24 Hours in Boston – A City in a Class of its Own

We celebrate the past to awaken the future. ~ John F. Kennedy, 1960

Boston is a walking city – it’s easy to lose yourself in its narrow cobblestone streets, so embedded in their past.

Historic Beacon Hill

On a daytime stroll, you’ll pause to admire beautiful brownstones, original storefronts dating back to the 1800’s, and monuments of centuries ago. At night, the streetscapes take on the feel of an old-world Europe – the darkness embraced by the elm trees that line them; made all the more romantic by the gas lamps that illuminate them. There’s no doubt that this city is steeped in a rich history and as proud as Boston is of its roots, it doesn’t wallow in the nostalgia. After all, a creative revival is taking place in its south.

Located in proximity to Boston’s downtown and fringed by Fort Point Channel and Inner Harbour, the neighbourhoods of Seaport District and South Boston are just a quick ride across the Summer Street Bridge. The Big Dig – an infrastructure project that was designed to improve traffic flow and better join the city’s neighbourhoods, underground – has helped make this part of Boston more accessible from the city’s outskirts as well.

Change at the Seaport District

Formerly a hub of maritime activity, the area has been revitalized through the influence of modern architecture and industrial design, with its waterfront now lined with dining, convention and art venues. Proof in point: The Institute of Contemporary Art, the Boston Society of Architects, Fort Point artists’ community, and the Boston Design Centre are all based here – some housed in buildings reflective of imaginative 21st Century design; others, in conserved and revitalised industrial buildings and lofts of the past.

The urban landscape of Boston is undergoing a progressive transformation. For a city that may have been known more for a skyline punctuated by conservatively designed skyscrapers, and a core marked by a concrete Government Center, it makes for a refreshing and welcome transition.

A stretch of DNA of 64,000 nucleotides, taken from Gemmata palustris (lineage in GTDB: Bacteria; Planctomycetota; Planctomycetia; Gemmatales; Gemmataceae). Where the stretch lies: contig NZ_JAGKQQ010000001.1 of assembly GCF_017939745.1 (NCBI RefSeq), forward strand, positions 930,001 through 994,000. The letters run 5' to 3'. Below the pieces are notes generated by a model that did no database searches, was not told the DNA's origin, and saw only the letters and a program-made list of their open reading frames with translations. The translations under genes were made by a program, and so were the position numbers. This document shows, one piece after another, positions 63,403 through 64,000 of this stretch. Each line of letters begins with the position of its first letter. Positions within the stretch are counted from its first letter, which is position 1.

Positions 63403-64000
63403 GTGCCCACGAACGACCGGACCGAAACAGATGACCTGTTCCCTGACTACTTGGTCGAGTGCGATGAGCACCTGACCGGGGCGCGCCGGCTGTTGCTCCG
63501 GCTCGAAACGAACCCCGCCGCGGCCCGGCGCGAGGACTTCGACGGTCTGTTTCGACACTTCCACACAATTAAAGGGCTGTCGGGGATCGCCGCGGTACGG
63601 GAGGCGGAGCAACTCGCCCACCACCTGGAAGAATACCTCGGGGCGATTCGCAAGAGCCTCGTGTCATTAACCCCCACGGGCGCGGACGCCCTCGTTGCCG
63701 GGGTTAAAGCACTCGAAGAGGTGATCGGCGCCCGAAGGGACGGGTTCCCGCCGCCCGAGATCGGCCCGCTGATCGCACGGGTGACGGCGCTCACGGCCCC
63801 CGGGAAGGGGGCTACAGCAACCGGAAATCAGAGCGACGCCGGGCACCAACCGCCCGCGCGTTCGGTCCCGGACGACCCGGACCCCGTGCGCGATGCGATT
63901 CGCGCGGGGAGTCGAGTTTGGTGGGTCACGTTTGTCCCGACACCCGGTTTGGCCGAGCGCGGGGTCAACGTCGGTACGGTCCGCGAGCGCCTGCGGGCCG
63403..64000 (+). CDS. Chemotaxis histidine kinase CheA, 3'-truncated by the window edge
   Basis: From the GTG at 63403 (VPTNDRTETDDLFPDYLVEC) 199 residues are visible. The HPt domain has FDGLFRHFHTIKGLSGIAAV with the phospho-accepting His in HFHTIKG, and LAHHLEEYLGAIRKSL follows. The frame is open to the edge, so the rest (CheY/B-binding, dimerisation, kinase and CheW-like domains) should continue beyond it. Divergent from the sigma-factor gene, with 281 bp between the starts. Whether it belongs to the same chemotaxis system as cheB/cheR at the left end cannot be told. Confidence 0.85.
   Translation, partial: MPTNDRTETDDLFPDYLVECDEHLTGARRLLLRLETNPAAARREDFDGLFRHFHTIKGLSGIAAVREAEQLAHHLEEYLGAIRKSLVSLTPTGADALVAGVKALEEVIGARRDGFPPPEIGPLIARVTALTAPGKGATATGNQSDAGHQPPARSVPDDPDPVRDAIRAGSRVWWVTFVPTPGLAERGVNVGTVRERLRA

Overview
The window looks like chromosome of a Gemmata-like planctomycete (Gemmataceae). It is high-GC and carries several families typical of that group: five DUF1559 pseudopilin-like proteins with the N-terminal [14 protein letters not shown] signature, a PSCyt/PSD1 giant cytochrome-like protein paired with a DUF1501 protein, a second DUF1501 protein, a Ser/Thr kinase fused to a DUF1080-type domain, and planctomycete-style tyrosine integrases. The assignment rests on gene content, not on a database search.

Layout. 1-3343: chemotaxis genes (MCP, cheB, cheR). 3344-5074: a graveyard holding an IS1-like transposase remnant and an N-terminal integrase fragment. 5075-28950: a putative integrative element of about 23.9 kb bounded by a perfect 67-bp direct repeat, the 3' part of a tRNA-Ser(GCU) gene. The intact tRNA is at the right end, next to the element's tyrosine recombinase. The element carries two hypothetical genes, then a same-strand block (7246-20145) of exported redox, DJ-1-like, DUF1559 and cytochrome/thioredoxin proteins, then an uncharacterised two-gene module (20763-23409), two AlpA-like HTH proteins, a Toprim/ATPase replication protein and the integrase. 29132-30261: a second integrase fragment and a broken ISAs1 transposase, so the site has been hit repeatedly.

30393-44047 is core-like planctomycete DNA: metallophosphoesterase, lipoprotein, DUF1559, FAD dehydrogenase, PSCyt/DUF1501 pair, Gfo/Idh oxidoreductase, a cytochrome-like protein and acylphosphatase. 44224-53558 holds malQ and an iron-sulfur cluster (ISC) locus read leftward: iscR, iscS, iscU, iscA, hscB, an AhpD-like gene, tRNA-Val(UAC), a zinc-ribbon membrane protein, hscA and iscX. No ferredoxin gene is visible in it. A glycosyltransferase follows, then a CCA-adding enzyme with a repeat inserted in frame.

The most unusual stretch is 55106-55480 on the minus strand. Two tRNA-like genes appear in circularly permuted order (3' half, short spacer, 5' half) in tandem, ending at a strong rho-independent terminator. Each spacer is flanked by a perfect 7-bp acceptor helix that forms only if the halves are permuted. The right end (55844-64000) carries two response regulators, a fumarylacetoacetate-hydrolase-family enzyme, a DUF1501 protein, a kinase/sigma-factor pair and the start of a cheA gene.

With all the elements of a cosmopolitan city, it’s the rich history coupled with a fresh dose of culture and design that gives Boston an edge.

Here’s how to spend (just over) 24-hours in Boston on a short break from NY.  NB: Cambridge – home to Harvard and MIT – is a city unto itself; I’ll cover it in a separate post.

3.30pm: A Presidential Approach

Boston is located about a five hours drive from NY. You know you’re close when you see signs for Providence and Cape Cod – the summer vacation spot of the Kennedy’s, and where JFK used to sail. Just before reaching Boston’s downtown, veer off of the I-93 and head to Columbia Point, home to the impressive John F. Kennedy Presidential Library and Museum.

A treasure trove of information, the building contains an archive of 8.4 million pages of the former president’s papers – personal ones, included. Meander through its many pictorial, audio visual and 3D exhibits showcasing moments in JFK’s life: from the Campaign Trail, to his inauguration as 35th President of the US, to life told from the First Lady’s point of view. Highlight: the grand finale to the museum’s trail is in the building’s floor to ceiling windowed pavilion. Overlooking Boston Harbour, the space is intended for reflection and inspiration.

The modern design of the museum-library is a testament to its architect, I.M. Pei – even though the memorial was constructed in 1979, it stands the test of time.